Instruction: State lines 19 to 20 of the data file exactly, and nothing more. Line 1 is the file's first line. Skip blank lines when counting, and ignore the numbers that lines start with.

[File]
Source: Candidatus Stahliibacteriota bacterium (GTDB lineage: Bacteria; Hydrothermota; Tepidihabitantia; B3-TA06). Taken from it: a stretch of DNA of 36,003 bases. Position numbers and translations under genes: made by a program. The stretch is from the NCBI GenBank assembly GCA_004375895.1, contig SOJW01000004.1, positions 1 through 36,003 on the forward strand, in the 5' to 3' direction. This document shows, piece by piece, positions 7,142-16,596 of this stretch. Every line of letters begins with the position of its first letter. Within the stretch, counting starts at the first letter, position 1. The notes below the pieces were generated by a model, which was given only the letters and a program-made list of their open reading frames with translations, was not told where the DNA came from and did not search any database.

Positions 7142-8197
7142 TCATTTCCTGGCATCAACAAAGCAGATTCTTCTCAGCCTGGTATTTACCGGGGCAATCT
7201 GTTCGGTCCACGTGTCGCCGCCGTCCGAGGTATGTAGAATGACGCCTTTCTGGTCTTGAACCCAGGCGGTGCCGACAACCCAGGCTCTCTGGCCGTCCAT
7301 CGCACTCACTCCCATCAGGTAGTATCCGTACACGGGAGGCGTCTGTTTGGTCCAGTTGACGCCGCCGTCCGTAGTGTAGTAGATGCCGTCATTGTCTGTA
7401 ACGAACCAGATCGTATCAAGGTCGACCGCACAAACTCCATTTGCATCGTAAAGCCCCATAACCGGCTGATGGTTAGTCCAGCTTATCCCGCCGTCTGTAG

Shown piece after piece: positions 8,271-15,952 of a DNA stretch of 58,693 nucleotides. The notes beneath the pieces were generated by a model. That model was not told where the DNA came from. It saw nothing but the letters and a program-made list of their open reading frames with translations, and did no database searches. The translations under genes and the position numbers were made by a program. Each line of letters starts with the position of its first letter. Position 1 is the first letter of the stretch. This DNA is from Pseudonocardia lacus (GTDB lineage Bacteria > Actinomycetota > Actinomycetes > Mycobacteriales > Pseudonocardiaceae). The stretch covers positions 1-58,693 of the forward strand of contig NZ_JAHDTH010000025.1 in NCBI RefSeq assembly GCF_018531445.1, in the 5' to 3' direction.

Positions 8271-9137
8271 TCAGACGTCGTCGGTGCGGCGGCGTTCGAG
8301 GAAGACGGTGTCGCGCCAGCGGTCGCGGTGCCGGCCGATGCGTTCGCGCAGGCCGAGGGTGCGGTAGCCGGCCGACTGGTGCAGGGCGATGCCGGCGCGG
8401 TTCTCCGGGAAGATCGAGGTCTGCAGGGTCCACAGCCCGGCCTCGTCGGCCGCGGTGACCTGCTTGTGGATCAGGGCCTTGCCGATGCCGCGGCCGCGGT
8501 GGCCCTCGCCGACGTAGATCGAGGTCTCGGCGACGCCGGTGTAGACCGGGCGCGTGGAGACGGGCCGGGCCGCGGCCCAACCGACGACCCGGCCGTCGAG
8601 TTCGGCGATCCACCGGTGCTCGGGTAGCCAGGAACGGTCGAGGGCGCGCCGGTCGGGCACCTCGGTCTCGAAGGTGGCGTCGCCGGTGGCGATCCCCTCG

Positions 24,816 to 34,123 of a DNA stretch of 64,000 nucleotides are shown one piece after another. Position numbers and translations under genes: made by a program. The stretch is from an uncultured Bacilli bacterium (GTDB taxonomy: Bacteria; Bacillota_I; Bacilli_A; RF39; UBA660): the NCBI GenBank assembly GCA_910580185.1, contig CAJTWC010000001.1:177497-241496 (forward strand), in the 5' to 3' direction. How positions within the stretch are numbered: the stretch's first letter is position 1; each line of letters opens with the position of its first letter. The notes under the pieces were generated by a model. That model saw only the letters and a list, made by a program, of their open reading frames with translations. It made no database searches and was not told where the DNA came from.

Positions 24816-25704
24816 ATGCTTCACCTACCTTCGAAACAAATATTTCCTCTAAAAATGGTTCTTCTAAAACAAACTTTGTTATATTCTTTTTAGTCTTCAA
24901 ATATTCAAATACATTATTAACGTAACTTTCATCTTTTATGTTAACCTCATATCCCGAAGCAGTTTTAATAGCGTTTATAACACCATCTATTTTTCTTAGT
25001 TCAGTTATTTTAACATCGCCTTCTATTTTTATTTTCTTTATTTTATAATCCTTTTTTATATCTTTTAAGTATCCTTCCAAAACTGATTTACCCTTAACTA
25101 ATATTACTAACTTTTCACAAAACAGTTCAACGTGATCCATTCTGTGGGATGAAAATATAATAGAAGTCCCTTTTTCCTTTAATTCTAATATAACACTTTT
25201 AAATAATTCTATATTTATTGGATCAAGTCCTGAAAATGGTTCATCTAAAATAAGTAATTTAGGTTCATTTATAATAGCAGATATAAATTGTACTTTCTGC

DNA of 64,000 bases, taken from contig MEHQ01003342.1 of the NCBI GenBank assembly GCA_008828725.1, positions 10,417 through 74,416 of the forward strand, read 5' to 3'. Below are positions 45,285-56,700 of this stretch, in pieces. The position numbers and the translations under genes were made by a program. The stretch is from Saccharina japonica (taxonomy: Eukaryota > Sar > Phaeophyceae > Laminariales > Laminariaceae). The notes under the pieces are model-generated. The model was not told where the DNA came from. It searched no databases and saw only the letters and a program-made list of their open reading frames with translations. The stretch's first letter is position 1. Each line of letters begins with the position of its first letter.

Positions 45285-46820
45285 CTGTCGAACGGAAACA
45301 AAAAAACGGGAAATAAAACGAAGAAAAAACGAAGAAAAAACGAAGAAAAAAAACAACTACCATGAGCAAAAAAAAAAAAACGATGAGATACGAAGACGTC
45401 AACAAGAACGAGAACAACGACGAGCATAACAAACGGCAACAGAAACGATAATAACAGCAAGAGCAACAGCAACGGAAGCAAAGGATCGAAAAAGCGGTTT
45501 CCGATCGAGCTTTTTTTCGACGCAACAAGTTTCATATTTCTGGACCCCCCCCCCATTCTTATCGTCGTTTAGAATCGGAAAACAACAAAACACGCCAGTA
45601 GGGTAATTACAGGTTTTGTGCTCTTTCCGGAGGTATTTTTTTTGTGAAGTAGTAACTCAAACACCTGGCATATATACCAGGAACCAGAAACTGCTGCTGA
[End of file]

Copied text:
25101 ATATTACTAACTTTTCACAAAACAGTTCAACGTGATCCATTCTGTGGGATGAAAATATAATAGAAGTCCCTTTTTCCTTTAATTCTAATATAACACTTTT
25201 AAATAATTCTATATTTATTGGATCAAGTCCTGAAAATGGTTCATCTAAAATAAGTAATTTAGGTTCATTTATAATAGCAGATATAAATTGTACTTTCTGC